• First Love (1939), a musical modernization with Deanna Durbin and Robert Stack.
  • Cinderella (1950), a Disney animated feature released on February 15, 1950, now considered one of Disney's classics as well as the most well known film adaptation.
  • Ancient Fistory (1953), an animation short in which "cinderfella" Popeye courts princess Olive Oyl.
  • Aschenputtel (1955), a West German film, dubbed into English and released in the USA in 1966 as Cinderella.
  • The Glass Slipper (1955), feature film with Leslie Caron and Michael Wilding
  • Cinderella (1957), a musical adaptation by Rodgers and Hammerstein, starring Julie Andrews as Cinderella, featuring Jon Cypher, Kaye Ballard, Alice Ghostley, and Edie Adams (originally broadcast in color, but only black-and-white kinescopes survive).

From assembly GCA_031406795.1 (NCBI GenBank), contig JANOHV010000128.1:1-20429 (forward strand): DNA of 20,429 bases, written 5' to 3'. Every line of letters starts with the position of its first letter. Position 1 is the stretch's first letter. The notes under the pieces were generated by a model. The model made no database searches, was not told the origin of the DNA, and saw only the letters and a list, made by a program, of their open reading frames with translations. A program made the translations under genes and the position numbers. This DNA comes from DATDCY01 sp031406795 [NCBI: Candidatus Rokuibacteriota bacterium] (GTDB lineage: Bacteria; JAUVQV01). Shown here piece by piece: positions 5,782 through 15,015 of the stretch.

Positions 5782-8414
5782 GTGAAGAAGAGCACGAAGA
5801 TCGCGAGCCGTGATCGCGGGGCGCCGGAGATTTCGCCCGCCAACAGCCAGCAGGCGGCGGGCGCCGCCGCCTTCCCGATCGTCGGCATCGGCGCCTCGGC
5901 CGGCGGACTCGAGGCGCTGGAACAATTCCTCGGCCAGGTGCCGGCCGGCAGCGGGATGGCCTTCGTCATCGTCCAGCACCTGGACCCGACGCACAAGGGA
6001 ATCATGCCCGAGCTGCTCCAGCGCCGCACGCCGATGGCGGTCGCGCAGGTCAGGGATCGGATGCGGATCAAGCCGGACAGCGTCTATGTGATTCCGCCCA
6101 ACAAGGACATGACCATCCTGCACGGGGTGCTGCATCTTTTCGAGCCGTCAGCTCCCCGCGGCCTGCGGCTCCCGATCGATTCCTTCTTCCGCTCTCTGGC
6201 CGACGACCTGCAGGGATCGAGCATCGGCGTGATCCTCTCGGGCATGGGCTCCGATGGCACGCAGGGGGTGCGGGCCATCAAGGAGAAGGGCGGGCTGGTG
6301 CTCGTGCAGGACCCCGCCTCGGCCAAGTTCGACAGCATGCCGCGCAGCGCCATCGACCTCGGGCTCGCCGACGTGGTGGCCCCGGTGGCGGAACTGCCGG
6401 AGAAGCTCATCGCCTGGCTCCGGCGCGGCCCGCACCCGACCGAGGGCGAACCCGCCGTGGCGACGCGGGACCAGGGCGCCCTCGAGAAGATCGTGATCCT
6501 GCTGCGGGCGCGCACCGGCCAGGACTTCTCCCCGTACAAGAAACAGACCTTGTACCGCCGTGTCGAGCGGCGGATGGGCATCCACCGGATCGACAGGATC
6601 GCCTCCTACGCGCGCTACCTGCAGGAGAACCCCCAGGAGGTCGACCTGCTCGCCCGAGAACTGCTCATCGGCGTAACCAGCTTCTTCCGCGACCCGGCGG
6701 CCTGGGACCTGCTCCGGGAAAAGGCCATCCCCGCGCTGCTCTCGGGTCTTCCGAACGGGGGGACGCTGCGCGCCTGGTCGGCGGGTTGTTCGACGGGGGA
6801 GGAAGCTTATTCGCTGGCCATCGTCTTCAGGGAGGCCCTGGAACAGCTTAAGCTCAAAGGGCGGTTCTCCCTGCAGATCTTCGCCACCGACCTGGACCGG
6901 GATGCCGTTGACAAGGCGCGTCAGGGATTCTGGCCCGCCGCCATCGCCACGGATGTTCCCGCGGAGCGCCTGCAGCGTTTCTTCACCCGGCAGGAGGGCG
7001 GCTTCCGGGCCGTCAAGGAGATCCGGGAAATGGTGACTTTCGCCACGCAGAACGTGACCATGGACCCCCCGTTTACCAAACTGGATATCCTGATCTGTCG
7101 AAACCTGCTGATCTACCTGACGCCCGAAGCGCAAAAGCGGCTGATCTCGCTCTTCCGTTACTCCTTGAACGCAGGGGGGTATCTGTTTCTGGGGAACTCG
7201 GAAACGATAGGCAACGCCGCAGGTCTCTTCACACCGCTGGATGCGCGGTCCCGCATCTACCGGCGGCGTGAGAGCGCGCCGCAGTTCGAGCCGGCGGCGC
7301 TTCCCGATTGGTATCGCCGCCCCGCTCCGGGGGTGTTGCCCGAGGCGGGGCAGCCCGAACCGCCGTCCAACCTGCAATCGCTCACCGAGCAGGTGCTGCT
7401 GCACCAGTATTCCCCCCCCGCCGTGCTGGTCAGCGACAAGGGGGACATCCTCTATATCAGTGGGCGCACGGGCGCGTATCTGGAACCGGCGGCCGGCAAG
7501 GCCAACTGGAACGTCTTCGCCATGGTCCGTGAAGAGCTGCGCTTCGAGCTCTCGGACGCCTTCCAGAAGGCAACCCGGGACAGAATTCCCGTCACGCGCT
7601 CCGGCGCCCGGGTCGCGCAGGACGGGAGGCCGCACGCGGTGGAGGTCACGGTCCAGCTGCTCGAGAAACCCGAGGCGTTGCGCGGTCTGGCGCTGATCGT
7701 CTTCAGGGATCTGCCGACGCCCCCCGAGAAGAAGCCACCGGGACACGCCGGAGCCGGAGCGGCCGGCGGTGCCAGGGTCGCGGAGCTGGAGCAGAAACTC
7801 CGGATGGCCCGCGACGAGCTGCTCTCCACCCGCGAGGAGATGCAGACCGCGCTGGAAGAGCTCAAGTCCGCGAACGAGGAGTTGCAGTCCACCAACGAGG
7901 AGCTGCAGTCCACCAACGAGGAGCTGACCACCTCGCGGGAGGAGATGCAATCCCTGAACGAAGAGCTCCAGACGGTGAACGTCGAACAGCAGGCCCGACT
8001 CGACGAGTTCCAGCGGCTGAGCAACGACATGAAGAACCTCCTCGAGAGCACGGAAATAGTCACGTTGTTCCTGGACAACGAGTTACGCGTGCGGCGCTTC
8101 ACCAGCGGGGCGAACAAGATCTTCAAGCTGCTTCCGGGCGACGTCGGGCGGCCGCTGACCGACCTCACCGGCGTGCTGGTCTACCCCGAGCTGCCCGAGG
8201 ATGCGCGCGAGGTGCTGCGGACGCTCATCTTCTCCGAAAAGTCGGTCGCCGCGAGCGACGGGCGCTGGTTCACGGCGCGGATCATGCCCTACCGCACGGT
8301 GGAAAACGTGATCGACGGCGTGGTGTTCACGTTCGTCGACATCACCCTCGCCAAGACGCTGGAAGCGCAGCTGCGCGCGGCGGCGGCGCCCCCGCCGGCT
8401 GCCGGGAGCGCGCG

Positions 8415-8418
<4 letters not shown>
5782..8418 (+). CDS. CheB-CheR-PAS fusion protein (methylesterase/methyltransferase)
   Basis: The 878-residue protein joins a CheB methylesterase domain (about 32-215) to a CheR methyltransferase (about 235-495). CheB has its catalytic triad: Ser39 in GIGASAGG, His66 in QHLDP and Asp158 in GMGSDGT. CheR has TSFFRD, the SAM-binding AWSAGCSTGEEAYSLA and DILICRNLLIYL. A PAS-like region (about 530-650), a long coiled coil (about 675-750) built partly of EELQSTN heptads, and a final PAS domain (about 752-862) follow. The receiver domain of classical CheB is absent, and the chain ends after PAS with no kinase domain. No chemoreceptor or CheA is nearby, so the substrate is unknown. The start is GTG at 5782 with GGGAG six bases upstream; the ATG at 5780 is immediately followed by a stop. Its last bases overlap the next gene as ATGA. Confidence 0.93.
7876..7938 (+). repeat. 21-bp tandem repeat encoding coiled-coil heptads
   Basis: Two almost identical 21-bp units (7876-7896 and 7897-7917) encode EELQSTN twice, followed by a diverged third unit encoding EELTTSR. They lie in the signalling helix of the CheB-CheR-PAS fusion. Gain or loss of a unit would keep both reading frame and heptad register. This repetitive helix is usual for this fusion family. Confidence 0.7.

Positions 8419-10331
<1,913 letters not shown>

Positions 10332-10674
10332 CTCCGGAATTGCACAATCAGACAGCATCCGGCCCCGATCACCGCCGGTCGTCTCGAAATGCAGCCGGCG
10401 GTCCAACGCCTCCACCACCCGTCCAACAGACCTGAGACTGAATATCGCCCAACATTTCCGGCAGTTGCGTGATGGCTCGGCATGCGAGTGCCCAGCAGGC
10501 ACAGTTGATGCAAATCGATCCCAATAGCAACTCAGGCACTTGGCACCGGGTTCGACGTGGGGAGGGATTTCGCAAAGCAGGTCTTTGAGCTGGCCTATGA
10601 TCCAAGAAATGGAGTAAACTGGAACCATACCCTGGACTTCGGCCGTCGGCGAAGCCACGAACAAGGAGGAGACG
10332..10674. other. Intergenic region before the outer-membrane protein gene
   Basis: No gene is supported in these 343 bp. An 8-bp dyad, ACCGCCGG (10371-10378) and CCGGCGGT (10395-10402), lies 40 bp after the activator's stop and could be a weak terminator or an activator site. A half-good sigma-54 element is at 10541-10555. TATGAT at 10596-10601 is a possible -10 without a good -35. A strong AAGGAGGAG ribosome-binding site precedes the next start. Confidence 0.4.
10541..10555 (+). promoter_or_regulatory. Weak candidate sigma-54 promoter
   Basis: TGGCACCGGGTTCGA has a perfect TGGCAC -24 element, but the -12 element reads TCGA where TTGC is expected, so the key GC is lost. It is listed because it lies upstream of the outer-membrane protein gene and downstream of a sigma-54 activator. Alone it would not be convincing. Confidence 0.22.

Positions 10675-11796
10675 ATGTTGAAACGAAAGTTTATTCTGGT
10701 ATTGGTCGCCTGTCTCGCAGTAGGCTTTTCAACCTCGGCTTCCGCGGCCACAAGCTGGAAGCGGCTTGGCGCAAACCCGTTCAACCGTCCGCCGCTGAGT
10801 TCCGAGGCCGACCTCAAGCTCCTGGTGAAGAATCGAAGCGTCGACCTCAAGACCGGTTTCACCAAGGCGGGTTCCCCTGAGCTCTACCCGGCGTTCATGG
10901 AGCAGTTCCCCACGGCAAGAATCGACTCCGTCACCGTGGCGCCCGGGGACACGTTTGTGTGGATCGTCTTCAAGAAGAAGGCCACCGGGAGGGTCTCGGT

• Cinderella (1965), the Rodgers and Hammerstein musical was again produced for television, starring 18-year-old Lesley Ann Warren in the leading role, and featuring Stuart Damon as the Prince, with Ginger Rogers, Walter Pidgeon, and Celeste Holm (filmed in color and broadcast annually for 10 years).
  • Hey, Cinderella! (1969), a television adaptation featuring The Muppets.
  • Three Wishes for Cinderella (Tři oříšky pro Popelku) (1973), a Czechoslovakian/East German fairy tale film starring Libuše Šafránková as Cinderella and Pavel Trávníček as Prince. A cult film in several European countries.
  • The Slipper and the Rose (1976), a British Sherman Brothers musical film starring Gemma Craven and Richard Chamberlain.
  • A loose adaptation of the Grimm Brothers' version appears in the 1987 anime Grimm's Fairy Tale Classics.